Three things I will never forgive to my old school:
. The fact that they were never able to teach me mathematics properly
. The fact that they not only did not teach me music, but actually scared me away from it for a decade
. The fact that they completely killed my early passion for sketching
This is particularly frustrating because these are communication and self-expression skills (yes, maths too) skills that are also highly marketable.
Later I tried and taught myself what had been left out by inadequate teachers and poor school programs, but self-taught achievements are not the same one could reach had school done its part.
I found out that I like mathematics when someone takes the time to kindly explain to me its connections with reality – and in the end I taught myself statistics (the most crude form of mathematics according to “proper” mathematicians) and was able to actually teach it in university.
I still read maths books with a certain amount of awe, but I can hold my own and give maths lessons to high school students.
And I taught myself to read and write music (with the help of two excellent books by a progressive musician named Dave Stewart1) and managed to become a very bad flute player (with a side line in tin whistles). It’s been a long while since I last practiced the flute, and currently my fingers are too gnarled with the early onset of arthritis to manage anything worth mentioning. But it was fun while I was having a go at it.
And then I am artistically inept.
Can’t make it really. It’s a matter of eye-hand coordination or whatever, I used to tell myself – but turned out it was not.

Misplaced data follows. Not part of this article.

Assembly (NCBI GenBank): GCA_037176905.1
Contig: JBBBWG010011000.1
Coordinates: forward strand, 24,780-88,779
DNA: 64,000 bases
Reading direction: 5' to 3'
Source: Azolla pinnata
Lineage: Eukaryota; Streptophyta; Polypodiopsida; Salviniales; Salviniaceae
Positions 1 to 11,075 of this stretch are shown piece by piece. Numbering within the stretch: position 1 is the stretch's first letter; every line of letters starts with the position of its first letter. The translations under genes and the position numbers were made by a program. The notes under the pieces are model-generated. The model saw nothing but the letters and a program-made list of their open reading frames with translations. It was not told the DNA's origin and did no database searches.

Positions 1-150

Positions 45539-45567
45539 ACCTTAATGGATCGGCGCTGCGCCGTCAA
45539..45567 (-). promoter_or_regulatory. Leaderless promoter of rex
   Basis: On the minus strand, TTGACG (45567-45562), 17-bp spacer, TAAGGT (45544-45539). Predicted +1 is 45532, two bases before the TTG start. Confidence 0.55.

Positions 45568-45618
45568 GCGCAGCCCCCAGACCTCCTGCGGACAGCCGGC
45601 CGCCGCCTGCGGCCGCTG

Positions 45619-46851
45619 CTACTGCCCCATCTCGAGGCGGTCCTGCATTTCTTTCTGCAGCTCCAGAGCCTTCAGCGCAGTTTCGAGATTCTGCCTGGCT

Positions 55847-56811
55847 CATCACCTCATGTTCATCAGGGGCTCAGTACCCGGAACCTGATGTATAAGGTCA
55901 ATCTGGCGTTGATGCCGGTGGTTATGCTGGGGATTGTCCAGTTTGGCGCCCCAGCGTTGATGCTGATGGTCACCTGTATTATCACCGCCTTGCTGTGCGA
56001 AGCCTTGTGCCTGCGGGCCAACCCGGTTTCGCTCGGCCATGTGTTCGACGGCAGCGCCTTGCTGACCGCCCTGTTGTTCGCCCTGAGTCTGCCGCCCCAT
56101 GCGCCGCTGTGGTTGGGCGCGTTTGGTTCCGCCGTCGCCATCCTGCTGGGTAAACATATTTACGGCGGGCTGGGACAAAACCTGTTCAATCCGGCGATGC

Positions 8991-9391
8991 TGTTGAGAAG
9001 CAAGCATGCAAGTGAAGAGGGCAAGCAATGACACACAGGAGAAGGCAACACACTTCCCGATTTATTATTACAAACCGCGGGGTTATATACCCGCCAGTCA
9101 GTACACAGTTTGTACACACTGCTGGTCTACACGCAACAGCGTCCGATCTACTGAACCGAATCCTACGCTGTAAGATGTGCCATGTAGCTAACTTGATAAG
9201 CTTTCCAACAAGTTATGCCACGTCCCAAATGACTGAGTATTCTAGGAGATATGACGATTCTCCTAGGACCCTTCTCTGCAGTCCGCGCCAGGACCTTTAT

The real cause of my poor drawing skills is twofold:
. First, in primary school, we were actively discouraged when drawing and sketching were the issue – we were supposed to write, not to sketch. Indeed, I was quite adept at taking notes and writing under dictation.
. Second, when it came to art classes, my teachers were more interested in babbling about art than teaching us kids how to old a pencil and see as a firs step in identifying shapes and then put those shapes on paper.
Also, all my teachers had a savage aversion for erasers, so that we kids grew up with this idea that you must use the rubber eraser only when you make a mistake, and shamefully you have to erase and do it again.
The idea of using a soft pencil for building the shapes and then erasing them softly to do the definitive with a cleaner line was never explained to me.
I know, I know, I had some awful art teachers.
Back when I was working the night shift in the control center of a switchboard, I got myself a copy of The Keys to Drawing, and lo and behold, it did teach me how to hold a frigging pencil and how to watch and sketch, in order to put on paper what the eye saw and not what the mind expected the eye to see. It was good, fun and refreshing, and finally being able, at the tender age of thirty-five, to sketch from real life models was a little triumph.
I also used a few handbooks about sketching and cartooning human and fantasy figures, but never went beyond the basic concept that “anything is just a bunch of ovals”
Now I’m going back to sketching, I’m using massively the tutorials found on Toad Hollowand I have half a mind of buying myself a drawing course online, to give some sort of structure to what I am doing. A guy needs a hobby, right?
- NOT the one from Eurhytmics, the one from Hatfield and the North. ↩